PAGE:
There is one experience in my life that I consider poignant and memorable. It was my 10th grade high school 9-day trip to China in 2007. The 22-hour plane ride was just the start of my excursion with twenty of my fellow classmates. Since I had not been on an airplane for about five years at that point, the staggering length of time in the air was challenging, but the excitement of the unknown territory we were about to explore helped to alleviate the slow passing of time. We began our journey from Tampa, Florida with a connecting flight in Denver, Colorado. Our flight pattern took us to the north over Alaska and Russia before heading south to Beijing, which was our first stop.
We toured the typical points of interest in Beijing, which included the Summer Palace, CloisonnÃ© Factory, Tiananmen Square, Forbidden City and Temple of Heaven. Since that was the year of the summer Olympics, we saw one significant stadium in the final stages of completion – and now is the world’s largest steel structure - the “Bird’s Nest”. However, the most awesome sight to me was, without a doubt, the Great Wall of China. It was amazing to learn that this incredible 5,500 mile long structure of bricks, stone and rammed earth was erected so long ago, and only with the use of shear manpower and limited tools and equipment. What was even more shocking was that it was, to this day, withstanding the test of time in most areas of that harsh environment.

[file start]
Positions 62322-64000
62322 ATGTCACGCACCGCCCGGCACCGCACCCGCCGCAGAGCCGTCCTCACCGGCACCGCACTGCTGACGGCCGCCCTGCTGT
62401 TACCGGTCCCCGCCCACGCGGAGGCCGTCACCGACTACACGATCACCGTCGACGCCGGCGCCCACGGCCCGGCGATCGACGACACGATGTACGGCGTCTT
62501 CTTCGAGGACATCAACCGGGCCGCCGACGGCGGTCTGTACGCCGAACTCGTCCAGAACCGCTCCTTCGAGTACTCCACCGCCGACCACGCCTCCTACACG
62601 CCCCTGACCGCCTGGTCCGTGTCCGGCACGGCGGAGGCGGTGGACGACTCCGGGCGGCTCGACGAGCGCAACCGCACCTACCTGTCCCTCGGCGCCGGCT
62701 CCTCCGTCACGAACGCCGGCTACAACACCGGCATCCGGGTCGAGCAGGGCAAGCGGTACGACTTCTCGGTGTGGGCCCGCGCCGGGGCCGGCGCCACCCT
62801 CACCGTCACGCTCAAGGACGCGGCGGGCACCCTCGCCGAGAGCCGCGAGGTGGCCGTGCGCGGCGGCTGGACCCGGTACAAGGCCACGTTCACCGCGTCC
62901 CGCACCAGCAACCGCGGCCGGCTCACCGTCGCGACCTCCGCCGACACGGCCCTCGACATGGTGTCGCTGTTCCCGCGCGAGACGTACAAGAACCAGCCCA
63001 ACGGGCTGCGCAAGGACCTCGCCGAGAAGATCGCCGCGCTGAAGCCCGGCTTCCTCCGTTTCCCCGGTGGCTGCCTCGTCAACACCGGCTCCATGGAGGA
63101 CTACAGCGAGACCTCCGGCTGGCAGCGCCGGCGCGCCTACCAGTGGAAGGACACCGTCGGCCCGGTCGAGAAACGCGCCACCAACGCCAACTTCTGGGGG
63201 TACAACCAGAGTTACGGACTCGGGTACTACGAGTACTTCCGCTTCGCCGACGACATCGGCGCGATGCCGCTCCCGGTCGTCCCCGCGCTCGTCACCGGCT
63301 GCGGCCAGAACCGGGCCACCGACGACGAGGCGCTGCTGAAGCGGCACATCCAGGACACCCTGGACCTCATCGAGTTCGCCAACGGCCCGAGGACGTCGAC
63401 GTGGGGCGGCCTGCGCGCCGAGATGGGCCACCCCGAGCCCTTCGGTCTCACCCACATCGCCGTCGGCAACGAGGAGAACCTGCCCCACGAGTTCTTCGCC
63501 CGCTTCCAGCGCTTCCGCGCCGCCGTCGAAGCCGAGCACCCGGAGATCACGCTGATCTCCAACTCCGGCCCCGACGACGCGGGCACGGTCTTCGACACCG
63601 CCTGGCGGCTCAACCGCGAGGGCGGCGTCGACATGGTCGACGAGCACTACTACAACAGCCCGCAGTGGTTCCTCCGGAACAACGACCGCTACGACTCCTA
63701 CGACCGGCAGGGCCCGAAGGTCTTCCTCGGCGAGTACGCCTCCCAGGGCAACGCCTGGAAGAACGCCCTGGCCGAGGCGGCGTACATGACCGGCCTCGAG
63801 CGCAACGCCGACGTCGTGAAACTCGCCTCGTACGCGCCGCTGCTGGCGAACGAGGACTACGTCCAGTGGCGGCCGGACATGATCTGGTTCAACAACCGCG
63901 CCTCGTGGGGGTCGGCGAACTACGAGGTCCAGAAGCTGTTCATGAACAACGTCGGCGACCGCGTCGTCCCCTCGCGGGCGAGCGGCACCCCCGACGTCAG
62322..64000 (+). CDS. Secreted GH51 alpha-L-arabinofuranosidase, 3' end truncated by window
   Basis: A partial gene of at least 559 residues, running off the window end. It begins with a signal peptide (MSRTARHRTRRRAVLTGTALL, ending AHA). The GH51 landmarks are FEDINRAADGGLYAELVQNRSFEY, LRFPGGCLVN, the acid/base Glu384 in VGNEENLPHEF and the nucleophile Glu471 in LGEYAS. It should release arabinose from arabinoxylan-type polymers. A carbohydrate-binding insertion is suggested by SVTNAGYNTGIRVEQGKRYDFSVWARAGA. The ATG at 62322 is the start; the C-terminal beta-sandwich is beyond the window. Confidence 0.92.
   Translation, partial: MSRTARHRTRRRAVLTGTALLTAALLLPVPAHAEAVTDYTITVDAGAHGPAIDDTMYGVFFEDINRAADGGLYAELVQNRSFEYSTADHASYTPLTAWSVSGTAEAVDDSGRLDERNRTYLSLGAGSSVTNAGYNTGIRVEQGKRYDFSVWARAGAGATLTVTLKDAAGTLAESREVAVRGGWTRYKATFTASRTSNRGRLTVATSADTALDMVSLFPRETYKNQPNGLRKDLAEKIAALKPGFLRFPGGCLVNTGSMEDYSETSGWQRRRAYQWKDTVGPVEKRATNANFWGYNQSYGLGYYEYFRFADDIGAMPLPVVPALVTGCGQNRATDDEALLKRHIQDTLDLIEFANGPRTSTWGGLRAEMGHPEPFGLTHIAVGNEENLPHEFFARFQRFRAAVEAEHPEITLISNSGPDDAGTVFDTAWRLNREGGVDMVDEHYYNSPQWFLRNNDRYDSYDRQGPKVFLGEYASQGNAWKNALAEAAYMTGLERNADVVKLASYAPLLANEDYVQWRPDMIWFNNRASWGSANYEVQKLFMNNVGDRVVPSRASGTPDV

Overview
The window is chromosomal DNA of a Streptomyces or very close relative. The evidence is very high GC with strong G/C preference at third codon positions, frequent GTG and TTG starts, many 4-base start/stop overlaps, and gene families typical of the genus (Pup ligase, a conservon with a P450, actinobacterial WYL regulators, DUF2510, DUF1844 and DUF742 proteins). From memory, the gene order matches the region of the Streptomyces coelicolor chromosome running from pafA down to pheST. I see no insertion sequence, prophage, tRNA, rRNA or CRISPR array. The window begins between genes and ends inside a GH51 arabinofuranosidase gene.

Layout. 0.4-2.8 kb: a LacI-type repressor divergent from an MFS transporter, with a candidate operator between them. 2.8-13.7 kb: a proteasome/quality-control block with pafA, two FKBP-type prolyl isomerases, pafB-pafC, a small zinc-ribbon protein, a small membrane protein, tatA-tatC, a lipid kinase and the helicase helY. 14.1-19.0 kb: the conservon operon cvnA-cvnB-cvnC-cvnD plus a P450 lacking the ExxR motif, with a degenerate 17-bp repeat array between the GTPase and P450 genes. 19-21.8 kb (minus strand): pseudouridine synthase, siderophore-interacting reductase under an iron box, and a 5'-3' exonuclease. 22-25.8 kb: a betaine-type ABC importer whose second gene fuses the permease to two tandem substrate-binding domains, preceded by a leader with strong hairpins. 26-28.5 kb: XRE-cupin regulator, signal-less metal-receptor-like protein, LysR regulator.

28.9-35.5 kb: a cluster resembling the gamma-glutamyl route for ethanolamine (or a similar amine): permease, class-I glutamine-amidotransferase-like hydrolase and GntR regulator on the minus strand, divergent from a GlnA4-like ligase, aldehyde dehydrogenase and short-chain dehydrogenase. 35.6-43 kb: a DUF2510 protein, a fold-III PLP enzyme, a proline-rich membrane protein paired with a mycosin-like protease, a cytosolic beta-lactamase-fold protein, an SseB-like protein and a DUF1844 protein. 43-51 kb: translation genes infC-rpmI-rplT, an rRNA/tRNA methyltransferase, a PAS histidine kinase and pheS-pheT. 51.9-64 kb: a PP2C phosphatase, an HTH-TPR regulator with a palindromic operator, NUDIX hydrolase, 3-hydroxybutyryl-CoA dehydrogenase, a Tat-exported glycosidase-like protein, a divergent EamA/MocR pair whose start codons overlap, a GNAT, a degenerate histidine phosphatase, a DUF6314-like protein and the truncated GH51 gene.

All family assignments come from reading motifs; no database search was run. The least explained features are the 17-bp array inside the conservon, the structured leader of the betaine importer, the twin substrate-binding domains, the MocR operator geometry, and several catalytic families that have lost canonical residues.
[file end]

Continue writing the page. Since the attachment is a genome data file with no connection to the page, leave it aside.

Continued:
Our only remaining stop was Shanghai, which had many attractions in the downtown area, including Huangpu River, the Bund, Oriental Pearl TV Tower, Jinmao Tower, Shanghai Museum, Yuyuan Garden, Xin Tian Di and the special old streets and lanes. What caught my eye in certain areas were the throngs of street vendors peddling their wares. They were extremely persistent, to the point of being intrusive. I took it all in stride, and finally negotiated a price for a “Rolex” watch for a whopping 13.67 Yuan, or $2.00 in American currency. The watch broke shortly after I returned to the states. That entire experience definitely didn’t work for me, and that was when I realized the real meaning of “Made in China”!
It was interesting and amusing to discover during our tour that many of the signs posted to aid the English-speaking tourists were prepared by people who were not exactly proficient in the English language.
Overall, the trip proved to be an interesting view of the present-day generations of Chinese people as they struggle to catch up with the economics of the times. Today, China seems to be in a period of unparalleled growth. and the trip to the tombs gave me a sense of the history of the people, their oppression, and the cultural values they cherish. It also showed that there were some wise leaders, starting with Genghis Khan, who planned the country's waterway system that allows China to feed itself today. There are many different pieces of the jigsaw puzzle that comprises China today, and one of them is that I wonder what the dreams and hopes are that the people must have for themselves and for their country.
All in all, I was very grateful to return to the United States of America, as the trip had left me with a much greater appreciation of what freedom…my freedom… in every sense of the word, really meant. I hope to someday return to China in my adulthood to again compare my world with theirs.